Last night as I was walking back from our local and fabulous Indian restaurant with a friend, a runner burst across the road in front of us. No, it wasn’t some drunken fool stumbling to get the last tube, or someone running from a mugger hiding in the trees along Hangar Lane. It was a runner, in shorts with go faster stripes, arms pumping, bombing along the pavement. I checked my watch. It was 11.35pm.
In our curry and red wine merriment, my friend and I thought he was a mad man. Who goes out running at this hour? But then this morning I thought about it, and a spot of late night running isn’t as crazy as you might think.
Imagine you’ve had a horribly stressful and busy week at work. You get home really late on Friday and quite easily you could collapse on your couch with a beer and fall asleep to late night chat shows. But it’s not so insane to relieve the tension and pressure of the week by heading out for a run. It wakes up your body and those muscles which have been stuck behind a desk all week get some air. It starts your weekend off by drawing the line between being stationary in the office and the freedom of the weekend.
Other plus points include clearer streets and less traffic if you’re an urban runner; cooler temperatures if you live in the tropics; the joy of being able to wear those bright pink running shorts your running buddy hates; and of course the smug feeling of waking up in the morning knowing you’re good to get in the garden, lay about and read the paper or cook up a brunch storm.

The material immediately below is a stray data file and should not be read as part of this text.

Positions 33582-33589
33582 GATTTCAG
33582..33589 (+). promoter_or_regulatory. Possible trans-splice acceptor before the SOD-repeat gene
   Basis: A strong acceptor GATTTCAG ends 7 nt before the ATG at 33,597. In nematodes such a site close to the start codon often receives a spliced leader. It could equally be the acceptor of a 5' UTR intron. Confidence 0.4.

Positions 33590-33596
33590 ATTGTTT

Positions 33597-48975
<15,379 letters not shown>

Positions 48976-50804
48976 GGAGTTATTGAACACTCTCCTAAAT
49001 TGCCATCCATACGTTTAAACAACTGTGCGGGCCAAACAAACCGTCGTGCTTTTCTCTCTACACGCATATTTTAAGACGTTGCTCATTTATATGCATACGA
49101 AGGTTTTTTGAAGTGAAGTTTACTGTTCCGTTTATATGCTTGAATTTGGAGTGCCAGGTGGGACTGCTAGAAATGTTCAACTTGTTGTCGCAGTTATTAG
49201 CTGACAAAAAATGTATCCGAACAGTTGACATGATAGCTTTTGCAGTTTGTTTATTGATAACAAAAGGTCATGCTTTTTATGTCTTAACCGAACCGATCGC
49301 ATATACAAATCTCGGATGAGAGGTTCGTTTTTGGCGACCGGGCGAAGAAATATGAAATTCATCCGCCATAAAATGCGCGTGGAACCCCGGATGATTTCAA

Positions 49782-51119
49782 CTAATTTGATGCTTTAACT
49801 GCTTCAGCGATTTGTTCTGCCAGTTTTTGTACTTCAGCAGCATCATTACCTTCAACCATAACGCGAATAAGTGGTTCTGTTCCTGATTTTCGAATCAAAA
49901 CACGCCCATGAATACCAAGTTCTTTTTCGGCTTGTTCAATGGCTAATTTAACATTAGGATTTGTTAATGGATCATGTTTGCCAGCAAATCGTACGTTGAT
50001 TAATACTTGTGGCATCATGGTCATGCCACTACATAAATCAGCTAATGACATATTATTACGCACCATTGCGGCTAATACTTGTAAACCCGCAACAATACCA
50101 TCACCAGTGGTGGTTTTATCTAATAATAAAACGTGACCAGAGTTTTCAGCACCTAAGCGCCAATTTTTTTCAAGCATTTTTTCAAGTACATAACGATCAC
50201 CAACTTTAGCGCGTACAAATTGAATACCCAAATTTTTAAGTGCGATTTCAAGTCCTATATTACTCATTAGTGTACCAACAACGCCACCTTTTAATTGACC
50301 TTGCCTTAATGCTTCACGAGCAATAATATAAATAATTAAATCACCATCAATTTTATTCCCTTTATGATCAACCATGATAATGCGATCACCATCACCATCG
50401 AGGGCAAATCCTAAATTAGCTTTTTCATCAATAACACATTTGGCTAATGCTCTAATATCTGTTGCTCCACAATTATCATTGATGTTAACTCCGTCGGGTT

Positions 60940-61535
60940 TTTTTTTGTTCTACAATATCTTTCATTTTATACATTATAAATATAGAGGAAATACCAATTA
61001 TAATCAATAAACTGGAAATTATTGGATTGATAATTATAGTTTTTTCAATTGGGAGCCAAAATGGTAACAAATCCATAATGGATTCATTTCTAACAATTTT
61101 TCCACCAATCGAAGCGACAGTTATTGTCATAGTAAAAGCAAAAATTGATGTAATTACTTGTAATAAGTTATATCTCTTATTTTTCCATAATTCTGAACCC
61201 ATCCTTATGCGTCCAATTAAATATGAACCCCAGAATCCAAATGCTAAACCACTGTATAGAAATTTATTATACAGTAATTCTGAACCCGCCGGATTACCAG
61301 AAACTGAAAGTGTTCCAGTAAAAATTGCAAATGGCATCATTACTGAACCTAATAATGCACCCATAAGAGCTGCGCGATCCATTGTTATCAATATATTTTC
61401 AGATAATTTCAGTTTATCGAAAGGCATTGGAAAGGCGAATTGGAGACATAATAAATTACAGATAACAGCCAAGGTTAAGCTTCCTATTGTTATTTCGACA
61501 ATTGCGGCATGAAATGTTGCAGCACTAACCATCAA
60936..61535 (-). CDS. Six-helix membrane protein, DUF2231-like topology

Of course, there are also things to be aware of when running at night. Being seen is one, so wearing some reflective clothing is a good idea and knowing your route another one. It’s probably best not to try that new route through the park in the dead of night. As with any late night jaunt, keep any valuables hidden away. Though, if you’re like me, someone trying to steal your running music will probably laugh and give it back to you. And I don’t run with any money. The most valuable things are my means of escape: legs and feet.
When I was living in Argentina, my boyfriend and I did an organised night run and I was reminded of this by seeing that night runner last night. It was great fun: a 10km round the lake roads of Nordelta, near Buenos Aires. We were told to come with head torches, which we didn’t have, so we ended up buying some cheap, plastic hand-held torches in a supermarket on the way to the run. I think I must have been under some illusion that the moon would guide us as we ran somehow romantically at each other’s side. Well, that night the clouds descended and we were down dirt tracks that, while waiting to be paved and have houses built along them, were deserted of any light at all. So, real night running then, no starry joke.
But it was great fun, even with failing, crappy torches. Running at night you felt like you were in some secret club. All you could hear was the tap, tap, tap of feet on the track. And instead of seeing a sea of the same coloured shirt, it was a wave crest of lights bobbing up and down and slowly moving round the lakes. Who needed the moon?
And if night running’s not for you, you still have the comfort that the sun will rise another day, and that’s yours for the running as well.